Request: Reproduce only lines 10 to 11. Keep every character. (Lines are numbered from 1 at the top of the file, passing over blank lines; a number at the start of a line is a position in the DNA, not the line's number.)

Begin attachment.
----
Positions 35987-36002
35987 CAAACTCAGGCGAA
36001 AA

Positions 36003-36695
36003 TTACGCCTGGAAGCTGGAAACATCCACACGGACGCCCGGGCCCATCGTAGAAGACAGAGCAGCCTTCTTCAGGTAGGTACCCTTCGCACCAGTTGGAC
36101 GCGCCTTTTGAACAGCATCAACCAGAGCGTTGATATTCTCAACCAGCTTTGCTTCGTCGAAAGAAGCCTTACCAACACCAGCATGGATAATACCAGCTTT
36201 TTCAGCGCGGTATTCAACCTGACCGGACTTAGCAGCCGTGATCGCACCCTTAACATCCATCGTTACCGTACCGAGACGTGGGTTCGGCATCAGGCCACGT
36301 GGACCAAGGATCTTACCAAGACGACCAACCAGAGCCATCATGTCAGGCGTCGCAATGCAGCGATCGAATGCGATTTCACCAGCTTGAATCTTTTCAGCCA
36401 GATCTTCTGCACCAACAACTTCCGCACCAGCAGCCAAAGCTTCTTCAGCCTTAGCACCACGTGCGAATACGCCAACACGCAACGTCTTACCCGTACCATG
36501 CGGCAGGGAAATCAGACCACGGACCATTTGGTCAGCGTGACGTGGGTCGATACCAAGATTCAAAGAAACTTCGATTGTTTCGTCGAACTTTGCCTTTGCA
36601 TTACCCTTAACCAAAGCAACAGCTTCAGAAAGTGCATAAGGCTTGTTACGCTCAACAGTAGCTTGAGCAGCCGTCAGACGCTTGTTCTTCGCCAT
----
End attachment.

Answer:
36501 CGGCAGGGAAATCAGACCACGGACCATTTGGTCAGCGTGACGTGGGTCGATACCAAGATTCAAAGAAACTTCGATTGTTTCGTCGAACTTTGCCTTTGCA
36601 TTACCCTTAACCAAAGCAACAGCTTCAGAAAGTGCATAAGGCTTGTTACGCTCAACAGTAGCTTGAGCAGCCGTCAGACGCTTGTTCTTCGCCAT